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Education and Training

In 2008, the proportion of social care workers with a qualification at National Qualification Framework (NQF) Level 2, 3 and 4 was higher than the all sector average. Similarly, the proportion of workers with a Level 5 qualification or no qualifications was lower than the all industry average. The proportion of workers in the sector with an NQF qualification Level 5 rose by more than a half compared with 2002 (54% or almost 30,000 more workers). Those with Level 4 qualification also increased each year from 2002 to 2007.

A wide range of qualifications are available to the sector. The most popular qualifications include: Levels 2 & 3 – S/NVQ in Health and Social Care and Level 4 NVQ Registered Manager Award (Adults). However, applicable S/NVQs are available at levels 1-5, targeted at workers in different job roles.

Source: UK Sector Skills Assessment 2010


Entry requirements

Entry requirements vary for different types of jobs and occupations within the sector. There is no qualification requirement for many jobs within adult social care although the 14-19 diploma and apprenticeships are both routes in to the sector. Once in employment social care employees will develop skills through a formal induction process and are expected to study towards relevant qualifications (e.g. a National Vocational Qualification). Staff working with vulnerable adults must complete a Criminal Records Bureau (CRB) check.

There are qualification requirements for some occupations and specific roles, for example ‘social worker’ roles are regulated. All qualified social workers have to be registered with the General Social Care Council (GSCC) in England. To register as a social worker, individuals must hold one of the GSCC approved qualifications. These are usually a three year undergraduate degree course, but faster postgraduate routes are available.

All staff working in children’s services and those working with vulnerable adults and in specific roles are required to have a Criminal Records Bureau (CRB) and for anyone working with children under the age of 18 years, a further check against the Protection of Children Act (PoCA) list is also required.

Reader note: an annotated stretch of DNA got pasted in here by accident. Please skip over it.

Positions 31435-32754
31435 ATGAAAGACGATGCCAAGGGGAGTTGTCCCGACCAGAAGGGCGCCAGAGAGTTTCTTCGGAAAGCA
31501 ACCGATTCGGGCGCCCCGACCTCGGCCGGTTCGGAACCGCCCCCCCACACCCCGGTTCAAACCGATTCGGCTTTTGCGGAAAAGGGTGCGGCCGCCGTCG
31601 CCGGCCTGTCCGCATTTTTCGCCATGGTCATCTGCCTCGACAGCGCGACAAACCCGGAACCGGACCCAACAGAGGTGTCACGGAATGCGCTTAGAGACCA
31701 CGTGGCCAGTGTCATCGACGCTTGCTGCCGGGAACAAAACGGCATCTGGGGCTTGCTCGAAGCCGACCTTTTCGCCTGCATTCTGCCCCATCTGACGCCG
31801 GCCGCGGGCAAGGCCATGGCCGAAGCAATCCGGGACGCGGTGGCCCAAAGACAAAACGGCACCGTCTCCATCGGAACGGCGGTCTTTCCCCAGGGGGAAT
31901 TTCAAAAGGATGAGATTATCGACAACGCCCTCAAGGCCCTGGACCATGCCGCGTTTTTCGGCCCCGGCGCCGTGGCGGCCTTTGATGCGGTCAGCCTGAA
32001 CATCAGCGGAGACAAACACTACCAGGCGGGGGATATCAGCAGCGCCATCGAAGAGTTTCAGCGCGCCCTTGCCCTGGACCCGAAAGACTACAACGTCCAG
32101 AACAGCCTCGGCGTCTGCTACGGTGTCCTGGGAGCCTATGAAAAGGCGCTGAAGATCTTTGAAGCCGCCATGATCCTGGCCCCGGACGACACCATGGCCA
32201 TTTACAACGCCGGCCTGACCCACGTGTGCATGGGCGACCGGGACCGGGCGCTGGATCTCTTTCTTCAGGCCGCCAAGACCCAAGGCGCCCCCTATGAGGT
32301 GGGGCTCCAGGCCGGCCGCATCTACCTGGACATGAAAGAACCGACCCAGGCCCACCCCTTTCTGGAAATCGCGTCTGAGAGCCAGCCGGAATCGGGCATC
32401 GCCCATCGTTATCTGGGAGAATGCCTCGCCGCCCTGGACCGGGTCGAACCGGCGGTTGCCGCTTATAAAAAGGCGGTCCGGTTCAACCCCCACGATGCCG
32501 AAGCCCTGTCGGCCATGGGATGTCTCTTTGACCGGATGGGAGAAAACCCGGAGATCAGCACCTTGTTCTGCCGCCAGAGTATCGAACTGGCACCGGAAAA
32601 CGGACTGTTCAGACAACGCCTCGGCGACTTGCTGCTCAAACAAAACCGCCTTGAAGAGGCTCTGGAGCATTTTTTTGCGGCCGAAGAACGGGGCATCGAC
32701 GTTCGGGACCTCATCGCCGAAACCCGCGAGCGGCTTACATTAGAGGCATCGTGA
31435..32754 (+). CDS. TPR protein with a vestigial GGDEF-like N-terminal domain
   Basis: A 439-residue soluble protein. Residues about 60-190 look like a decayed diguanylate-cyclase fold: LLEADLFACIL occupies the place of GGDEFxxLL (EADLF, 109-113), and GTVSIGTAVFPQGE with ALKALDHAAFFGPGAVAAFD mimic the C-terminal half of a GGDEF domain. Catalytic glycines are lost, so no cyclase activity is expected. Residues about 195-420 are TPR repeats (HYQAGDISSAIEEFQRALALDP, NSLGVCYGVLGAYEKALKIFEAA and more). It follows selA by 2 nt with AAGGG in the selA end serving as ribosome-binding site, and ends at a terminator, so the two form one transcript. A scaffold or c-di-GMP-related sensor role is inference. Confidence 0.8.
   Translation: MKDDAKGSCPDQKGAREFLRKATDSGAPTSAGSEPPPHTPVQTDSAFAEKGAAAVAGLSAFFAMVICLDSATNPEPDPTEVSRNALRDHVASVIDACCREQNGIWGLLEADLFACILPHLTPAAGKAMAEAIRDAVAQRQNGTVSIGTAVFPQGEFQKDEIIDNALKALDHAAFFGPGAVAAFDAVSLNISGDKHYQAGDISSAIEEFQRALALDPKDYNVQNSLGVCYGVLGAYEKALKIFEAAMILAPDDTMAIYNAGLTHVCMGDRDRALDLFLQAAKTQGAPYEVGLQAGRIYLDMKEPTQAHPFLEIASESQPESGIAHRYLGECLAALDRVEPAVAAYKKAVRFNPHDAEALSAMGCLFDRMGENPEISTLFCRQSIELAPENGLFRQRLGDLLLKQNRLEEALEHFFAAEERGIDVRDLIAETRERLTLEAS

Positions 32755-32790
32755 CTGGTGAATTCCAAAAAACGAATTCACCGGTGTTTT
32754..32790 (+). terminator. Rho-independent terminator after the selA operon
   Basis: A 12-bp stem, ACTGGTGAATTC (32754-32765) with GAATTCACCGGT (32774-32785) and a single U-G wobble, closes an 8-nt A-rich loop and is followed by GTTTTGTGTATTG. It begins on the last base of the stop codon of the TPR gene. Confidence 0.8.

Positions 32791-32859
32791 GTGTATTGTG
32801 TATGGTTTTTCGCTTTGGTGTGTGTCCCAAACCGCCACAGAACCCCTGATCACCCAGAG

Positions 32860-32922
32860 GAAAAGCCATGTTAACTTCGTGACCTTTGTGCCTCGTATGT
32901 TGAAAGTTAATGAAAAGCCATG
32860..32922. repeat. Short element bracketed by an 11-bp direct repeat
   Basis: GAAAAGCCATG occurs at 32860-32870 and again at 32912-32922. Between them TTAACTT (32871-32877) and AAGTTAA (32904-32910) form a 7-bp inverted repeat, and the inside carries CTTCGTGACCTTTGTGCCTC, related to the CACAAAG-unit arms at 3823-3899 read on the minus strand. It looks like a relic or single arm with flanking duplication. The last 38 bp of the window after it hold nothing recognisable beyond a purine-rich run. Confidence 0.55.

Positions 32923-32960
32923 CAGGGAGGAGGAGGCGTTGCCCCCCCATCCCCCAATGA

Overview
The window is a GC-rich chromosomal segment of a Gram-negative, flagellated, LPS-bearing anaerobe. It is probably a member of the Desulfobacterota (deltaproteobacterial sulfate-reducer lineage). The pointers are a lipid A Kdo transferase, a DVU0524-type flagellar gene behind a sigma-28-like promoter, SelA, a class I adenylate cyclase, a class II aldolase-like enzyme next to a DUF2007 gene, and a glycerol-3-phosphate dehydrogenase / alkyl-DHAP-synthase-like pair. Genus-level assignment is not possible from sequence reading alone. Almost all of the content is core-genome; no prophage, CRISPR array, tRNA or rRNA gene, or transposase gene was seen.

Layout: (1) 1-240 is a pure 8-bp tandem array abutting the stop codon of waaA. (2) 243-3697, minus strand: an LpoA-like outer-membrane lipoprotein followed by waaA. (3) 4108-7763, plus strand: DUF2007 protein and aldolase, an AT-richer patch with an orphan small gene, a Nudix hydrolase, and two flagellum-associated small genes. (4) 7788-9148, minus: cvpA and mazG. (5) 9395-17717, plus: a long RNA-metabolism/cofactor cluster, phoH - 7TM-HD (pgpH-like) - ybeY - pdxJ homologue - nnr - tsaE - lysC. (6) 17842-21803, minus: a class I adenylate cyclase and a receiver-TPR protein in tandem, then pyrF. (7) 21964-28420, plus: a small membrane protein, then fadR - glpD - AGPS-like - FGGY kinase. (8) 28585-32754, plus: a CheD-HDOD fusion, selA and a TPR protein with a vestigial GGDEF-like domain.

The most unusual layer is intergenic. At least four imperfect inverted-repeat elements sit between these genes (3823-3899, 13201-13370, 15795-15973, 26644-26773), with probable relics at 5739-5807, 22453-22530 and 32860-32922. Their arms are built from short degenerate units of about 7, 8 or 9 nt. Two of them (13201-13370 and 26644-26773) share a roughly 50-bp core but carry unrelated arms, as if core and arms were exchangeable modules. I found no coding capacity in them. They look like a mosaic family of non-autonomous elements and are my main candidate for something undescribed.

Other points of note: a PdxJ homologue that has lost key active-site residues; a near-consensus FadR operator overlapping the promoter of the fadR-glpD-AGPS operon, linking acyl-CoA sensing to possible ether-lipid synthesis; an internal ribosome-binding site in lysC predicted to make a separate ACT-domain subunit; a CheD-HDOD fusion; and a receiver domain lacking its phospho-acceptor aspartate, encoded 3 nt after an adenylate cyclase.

There are no requirements to work as a nanny, but there is an expectation that they have undergone CRB clearance. However, many employers and employment agencies prefer candidates with relevant childcare qualifications and experience of working with children.

For most jobs in the care sector some relevant experience is required. Volunteering is considered a good method of gaining experience and learning about the different areas of work in the sector. Many of the areas of required knowledge and skill for roles in the sector include:

  • Understanding the importance of promoting dignity, confidentiality and respect
  • Understanding and being able to assess risks
  • Being reliable and dependable
  • Knowledge of Health and Safety, moving and handling, fire safety, first aid and food hygiene
  • Being able to communicate and understand the importance of ‘active listening’

        Source: Skills for Care and Development AACS LMI report 2010


        Progression in the sector

        The is great potential for those who have developed an appropriate range of skills to transfer within the social care sector, moving between settings to working with different service user groups. There are a number of opportunities for progression in the sector.

        There are opportunities to progress and develop a career in the early years, children and young people’s sector. An individual can develop their career and continue to work directly with people by becoming, for example, a senior care worker, children’s centre worker, outreach worker or social worker etc. Alternatively they can move into other job roles with less direct care involvement, such as team manager, development and training officer, commissioning officer or in inspecting services.

        Skills for Care has developed a career pathways tool for those considering a career in social care and for those already working in the sector to show the range of career development opportunities.

        Source: Skills for Care and Development AACS LMI report 2010

        Data and charts

        Qualification profile of social care workforce, 2002-2008

        Highest qualification held in social care workforce by gender, 2008